3. Excessive electrode-side leakage pulling the supply down. Remove the electrode assembly from the unit, place on insulators, and re-measure the voltage. If the voltage is now correct and stable, then look for leakage around the mounting points for the platen, and wherever else it may be making contact with the rest of the plotter.

4. Excessive insulator surface leakage discharging the outer surface of the insulator. This would neutralize the surface charge and thus disable the electrostatic holding effect. Place a tinfoil plate on the top of the insulator (with a 2” margin from the ends of the insulator surface), ground it for a minute, then unground and power the supply up. Measure voltage 10s after power up, with meter in peak hold/max mode, with resolution set to minimum if possible (fastest refresh). Power off, then repeat the procedure but measure 120s after. The voltages should be very close. If they are not, then there’s surface leakage. Cleaning the insulator and the insulator-to-electrode transition may be necessary. IPA and deionized water at minimum.

This would need to be rechecked with the platen back in the unit, as an additional leakage path may then be present. 

5. Excessive insulator conductance shouldn’t be a problem though: conductors polarize much better than insulators do. My DXY plotter has a virgin Teflon insulator that shouldn’t degrade with time unless some Teflon-incompatible ionic or polar cleaners were used.

6. Paper that is not conductive enough. The electrostatic hold works by displacing the charges in the paper and creating an opposing surface charge on the side of the paper that faces the insulating sheet. Conductors polarize much better than insulators do, because their interior charge is quite mobile and will gladly move across the entire thickness of material, whereas an insulator’s interior charge can only be displayed at atomic- to molecular-scale.

Use a piece of tinfoil in place of paper to get an in-the-limit idea of how good the hold may be. Anything less conductive will be held with less force, at least initially. The surface polarization may build up a bit over time, though – it really depends on the makeup of the material.

I hope this helps in the diagnosis, at least a bit. 

Cheers, Kuba Ober


17 jan. 2020 kl. 6:27 fm skrev Martin Hepperle <Martin.Hepperle@...>:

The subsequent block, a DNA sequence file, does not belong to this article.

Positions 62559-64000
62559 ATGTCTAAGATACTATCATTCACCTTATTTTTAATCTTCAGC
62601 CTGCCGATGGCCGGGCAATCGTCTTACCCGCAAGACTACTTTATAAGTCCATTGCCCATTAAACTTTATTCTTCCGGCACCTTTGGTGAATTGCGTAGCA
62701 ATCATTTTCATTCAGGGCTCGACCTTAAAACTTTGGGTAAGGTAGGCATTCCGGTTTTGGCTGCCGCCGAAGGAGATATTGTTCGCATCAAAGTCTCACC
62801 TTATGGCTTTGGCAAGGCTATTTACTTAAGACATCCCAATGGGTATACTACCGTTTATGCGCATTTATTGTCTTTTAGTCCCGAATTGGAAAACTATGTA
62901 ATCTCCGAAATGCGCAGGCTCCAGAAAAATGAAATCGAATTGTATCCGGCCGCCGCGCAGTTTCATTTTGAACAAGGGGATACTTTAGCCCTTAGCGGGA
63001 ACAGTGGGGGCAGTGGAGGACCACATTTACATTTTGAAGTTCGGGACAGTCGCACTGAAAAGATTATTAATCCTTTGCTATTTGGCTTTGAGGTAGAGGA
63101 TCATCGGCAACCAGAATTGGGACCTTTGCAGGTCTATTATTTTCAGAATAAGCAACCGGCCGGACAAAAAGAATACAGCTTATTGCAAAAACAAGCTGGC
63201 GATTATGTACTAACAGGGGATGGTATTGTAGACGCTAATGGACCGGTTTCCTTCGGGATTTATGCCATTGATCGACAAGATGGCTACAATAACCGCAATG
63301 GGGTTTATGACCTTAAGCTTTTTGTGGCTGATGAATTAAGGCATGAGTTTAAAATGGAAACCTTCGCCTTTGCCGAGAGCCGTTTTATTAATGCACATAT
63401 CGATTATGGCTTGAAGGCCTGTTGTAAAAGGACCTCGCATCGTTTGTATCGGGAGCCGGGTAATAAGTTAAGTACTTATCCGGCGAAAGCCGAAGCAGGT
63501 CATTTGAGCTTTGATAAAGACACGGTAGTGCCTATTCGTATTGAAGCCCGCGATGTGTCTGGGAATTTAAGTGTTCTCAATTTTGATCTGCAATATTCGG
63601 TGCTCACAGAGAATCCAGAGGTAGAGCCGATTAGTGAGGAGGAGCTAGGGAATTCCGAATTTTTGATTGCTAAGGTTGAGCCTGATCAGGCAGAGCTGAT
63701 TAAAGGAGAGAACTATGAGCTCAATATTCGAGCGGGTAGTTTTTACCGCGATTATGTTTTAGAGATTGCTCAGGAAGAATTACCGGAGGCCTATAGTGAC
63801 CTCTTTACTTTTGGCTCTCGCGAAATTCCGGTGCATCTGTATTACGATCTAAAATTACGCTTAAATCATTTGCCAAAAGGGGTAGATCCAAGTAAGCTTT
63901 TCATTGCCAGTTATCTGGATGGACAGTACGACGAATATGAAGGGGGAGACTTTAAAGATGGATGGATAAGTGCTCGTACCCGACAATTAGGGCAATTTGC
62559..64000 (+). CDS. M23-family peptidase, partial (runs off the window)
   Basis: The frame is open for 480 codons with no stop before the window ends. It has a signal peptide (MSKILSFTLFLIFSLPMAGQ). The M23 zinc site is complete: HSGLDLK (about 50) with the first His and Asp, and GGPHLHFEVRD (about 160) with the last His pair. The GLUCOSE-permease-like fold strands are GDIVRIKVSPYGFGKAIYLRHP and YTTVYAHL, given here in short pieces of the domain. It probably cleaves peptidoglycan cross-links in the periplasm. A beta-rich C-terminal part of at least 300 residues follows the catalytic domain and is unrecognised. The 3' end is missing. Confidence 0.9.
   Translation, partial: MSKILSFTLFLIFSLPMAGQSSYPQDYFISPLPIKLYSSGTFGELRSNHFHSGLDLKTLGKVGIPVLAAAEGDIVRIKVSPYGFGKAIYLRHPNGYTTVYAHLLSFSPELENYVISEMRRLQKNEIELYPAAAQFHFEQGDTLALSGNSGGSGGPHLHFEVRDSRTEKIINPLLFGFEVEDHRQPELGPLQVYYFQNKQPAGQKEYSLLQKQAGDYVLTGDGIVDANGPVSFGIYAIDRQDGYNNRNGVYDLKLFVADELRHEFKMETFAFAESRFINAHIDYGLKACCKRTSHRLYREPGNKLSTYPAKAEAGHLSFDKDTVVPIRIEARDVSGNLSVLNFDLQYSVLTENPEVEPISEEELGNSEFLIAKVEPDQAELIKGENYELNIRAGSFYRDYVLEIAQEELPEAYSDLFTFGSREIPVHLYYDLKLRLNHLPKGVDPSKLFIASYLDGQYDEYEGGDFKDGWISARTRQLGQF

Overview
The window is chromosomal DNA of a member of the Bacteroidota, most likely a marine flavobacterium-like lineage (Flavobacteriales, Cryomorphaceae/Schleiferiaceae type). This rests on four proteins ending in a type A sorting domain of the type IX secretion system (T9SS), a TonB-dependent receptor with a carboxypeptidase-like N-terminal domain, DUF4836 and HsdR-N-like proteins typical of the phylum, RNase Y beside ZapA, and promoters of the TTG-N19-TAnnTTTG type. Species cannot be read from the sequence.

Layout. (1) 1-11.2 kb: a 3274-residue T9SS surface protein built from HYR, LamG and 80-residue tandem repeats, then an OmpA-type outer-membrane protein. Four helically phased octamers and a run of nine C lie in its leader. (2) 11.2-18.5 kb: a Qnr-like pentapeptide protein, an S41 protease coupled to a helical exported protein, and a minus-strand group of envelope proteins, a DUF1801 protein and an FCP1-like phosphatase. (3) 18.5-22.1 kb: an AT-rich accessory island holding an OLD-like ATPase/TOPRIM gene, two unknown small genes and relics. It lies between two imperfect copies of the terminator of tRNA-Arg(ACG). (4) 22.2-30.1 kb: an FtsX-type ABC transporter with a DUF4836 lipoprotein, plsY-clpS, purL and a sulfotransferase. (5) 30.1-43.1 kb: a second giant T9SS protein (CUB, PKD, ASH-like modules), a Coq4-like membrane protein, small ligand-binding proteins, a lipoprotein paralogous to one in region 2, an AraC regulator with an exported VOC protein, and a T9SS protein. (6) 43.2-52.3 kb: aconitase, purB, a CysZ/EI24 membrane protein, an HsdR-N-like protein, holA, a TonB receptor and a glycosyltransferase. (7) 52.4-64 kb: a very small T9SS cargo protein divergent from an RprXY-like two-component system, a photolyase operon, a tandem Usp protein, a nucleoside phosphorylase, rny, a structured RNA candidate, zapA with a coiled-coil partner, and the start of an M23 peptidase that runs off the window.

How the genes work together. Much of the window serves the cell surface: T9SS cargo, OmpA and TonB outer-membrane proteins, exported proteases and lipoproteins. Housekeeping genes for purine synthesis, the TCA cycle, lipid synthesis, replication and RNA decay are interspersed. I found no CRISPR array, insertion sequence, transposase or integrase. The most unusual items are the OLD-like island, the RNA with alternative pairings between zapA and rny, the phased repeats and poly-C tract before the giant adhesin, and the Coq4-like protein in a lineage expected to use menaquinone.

My 9872 sucks! ... not enough!

After fixing the mechanical problem with the bent chassis I now have a (hopefully) final problem.
 
The electrostatic platen does not work properly.  It provides only a very weak suction force so that the paper starts to slide. Also the force seems to be a bit higher when switched on and then quickly drops to almost zero within a few seconds.
 
Of course I had to take the platen off when I was taking the plotter apart for fixing the chassis but I was very careful.
The white cover sheet already had and still has a 2-3 deeper scratches going down to the copper/epoxy plate. 
The only modification from my side was to glue the lower right corner (about 20x20mm) of the white sheet down with rubber cement because it was starting to lift off the Epoxy board.
(BTW: this was not the best idea because the solvent in the rubber contact cement caused some small wrinkles in this corner of the sheet.)
 
When I measure the voltage with and without the platen connected I obtain about 480 Volts when ON, dropping to 20 Volts and then dropping further when switched OFF. This seems to be normal.
I also tested most of the components on the platen control board so I assume that the power supply part is fine.
 
Across the platen connector I measure infinite resistance (when plugged out).
I am not able to measure the capacity lacking test equipment for such low values.
There is also infinite resistance between the platen connector wires and the metal frame of the platen.
There the comb-like copper traces are connected to the wires - I measure zero resistance between one wire and one comb
All this seems to be reasonable.